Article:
Heat Exchanger Types and Selection 
In order to achieve optimum process operations, it is essential to use the right type of process equipment in any given process.  Heat exchangers, commonly used to transfer energy from one fluid to another, are no exception. 
The selection of the proper type of heat exchangers is of critical importance.  Selecting the wrong type can lead to sub-optimum plant performance, operability issues and equipment failure. 
The following criteria can help in selecting the type of heat exchanger best suited for a given process:
  • Application (i.e. sensible vapor or liquid, condensing or boiling)
  • Operating pressures & temperatures (including startup, shutdown, normal & process upset conditions)
  • Fouling characteristics of the fluids (i.e. tendency to foul due to temperature, suspended solids ...)
  • Available utilities (cooling tower water, once through cooling water, chilled water, steam, hot oil...)
  • Temperature driving force (i.e. temperature of approach or cross and available LMTD)
  • Plot plan & layout constraints
  • Accessibility for cleaning and maintenance
  • Considerations for future expansions
  • Mechanical considerations such as: 1) material of construction; 2) thermal stresses (during startup, shutdown; process upset and clean out conditions); 3) impingement protection

Shell-and-tube heat exchangers accounts for more than 50% of all heat exchangers installed.  However, in many cases, there are more attractive alternatives in terms of cost and energy recovery.  Any time a heat exchanger is being replaced, the opportunity should be taken to re-assess if the type used is best for the given process.  Operating changes since initial installation as well as advancements in the field of heat transfer may point towards a different type as being optimal. 

Heat Exchangers Types
Shell & tube heat exchangers
         Baffle types
                  Segmental baffles
                  Double segmental baffles
                  No-tube-in-window (NTIW) baffles
                  Rod baffles
                  EM baffles
                  Helical baffles
         Tube Enhancements
                  Twisted tubes
                  Low finned tubes

                  Tubes inserts (twisted tapes, Cal Gavin)


Compact type heat exchangers

         Plate & frame heat exchangers (gasketed, semi-welded, welded)


         Blazed plate & frame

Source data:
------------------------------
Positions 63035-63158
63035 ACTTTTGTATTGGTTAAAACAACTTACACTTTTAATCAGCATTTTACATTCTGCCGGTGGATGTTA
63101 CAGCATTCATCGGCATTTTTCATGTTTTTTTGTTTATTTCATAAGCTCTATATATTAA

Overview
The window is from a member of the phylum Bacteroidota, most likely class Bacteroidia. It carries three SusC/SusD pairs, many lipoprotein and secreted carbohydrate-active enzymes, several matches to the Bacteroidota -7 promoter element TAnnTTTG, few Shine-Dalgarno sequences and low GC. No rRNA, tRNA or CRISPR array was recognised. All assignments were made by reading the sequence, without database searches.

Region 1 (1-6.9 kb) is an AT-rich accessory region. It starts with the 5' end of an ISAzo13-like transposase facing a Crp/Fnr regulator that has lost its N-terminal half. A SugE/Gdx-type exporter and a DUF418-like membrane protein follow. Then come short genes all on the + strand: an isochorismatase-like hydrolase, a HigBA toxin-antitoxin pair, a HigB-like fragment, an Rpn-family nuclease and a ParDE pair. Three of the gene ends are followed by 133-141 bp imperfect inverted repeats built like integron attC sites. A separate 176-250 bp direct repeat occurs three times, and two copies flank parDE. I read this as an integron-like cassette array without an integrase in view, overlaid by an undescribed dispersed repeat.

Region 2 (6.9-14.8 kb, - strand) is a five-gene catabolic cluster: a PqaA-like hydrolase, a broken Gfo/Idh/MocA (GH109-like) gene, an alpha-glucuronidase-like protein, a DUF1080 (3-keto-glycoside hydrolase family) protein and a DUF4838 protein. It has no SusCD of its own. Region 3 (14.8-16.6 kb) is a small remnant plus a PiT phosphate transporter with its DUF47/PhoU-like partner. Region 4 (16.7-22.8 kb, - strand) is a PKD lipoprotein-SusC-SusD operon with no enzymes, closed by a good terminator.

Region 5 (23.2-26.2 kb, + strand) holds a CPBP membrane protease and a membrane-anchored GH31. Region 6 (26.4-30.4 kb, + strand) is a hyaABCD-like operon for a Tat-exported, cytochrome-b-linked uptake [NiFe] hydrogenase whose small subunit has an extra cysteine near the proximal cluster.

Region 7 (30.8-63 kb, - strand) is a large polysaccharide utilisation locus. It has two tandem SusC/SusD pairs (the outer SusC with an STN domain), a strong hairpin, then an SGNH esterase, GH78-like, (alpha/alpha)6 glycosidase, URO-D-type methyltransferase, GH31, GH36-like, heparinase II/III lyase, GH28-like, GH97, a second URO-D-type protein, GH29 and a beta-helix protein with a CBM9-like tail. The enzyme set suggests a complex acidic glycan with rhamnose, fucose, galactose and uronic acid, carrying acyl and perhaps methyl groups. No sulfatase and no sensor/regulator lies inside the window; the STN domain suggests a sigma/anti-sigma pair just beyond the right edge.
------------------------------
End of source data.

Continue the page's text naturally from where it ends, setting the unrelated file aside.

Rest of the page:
Plate-fin heat exchanger

         Printed circuits

Air-cooled heat exchangers
Heat Exchangers Selection
Past experience, is always the best place to start to guide the selection of heat exchanger types.  Understanding the reasons behind both successes and failures will lead to better equipment selection. 
When comparing different types of heat transfer equipment, one must take into consideration the total cost of the equipment which includes: 
  1. purchase cost
  2. installation cost
  3. operating cost (pumping, fan…)
  4. maintenance cost
In order to make the best selection, it is important to have some knowledge of the different types of heat exchangers and how they operate.   The tables below offer the advantages and disadvantages of common types of heat exchangers.  They can be used to arrive at a type that is best suited for a given process.
Shell & tube heat exchangers 
Widely known and understood since it is the most common type Less thermally efficient than other types of heat transfer equipment 
Most versatile in terms of types of service

Subject to flow induced vibration which Can lead to equipment failure 

Widest range of allowable design pressures and temperatures  Not well suited for temperature cross conditions (multiple units in series must be used) 
Rugged mechanical construction - can withstand more abuse (physical and process)  Contains stagnant zones (dead zones) on the shell side which can lead to corrosion problems
 Subject to flow mal-distribution especially with two phase inlet streams
Compact Heat Exchangers 
Low initial purchase cost (plate type)Narrower rage of allowable pressures and temperatures
Many different configurations are available (gasketed, semi-welded, welded, spiral)Subject to plugging/fouling due to very narrow flow path
High heat transfer coefficients (3 or more times greater than for shell & tube heat exchangers, due to much higher wall shear stress)Gasketed units require specialized opening and closing procedures
Tend to exhibit lower fouling characteristics due to the high turbulence within the exchangerMaterial of construction selection is critical since wall thickness very thin (typically less than 10 mm)
True countercurrent designs allow significant temperature crosses to be achieved   
Require small footprint for installation and have small volume hold-up 
Air Cooled Heat Exchangers 
Attractive option for locations where cooling water is scarce or expensive to treatHigh initial purchase cost  
Well suited for cooling high temperature process streams (above 80oC when using cooling water should be avoided) Require relatively large footprint
Low maintenance and operating costs (typically 30-50% less than cooling water) Higher process outlet temperature (10-20 oF above the ambient dry bulb temperature)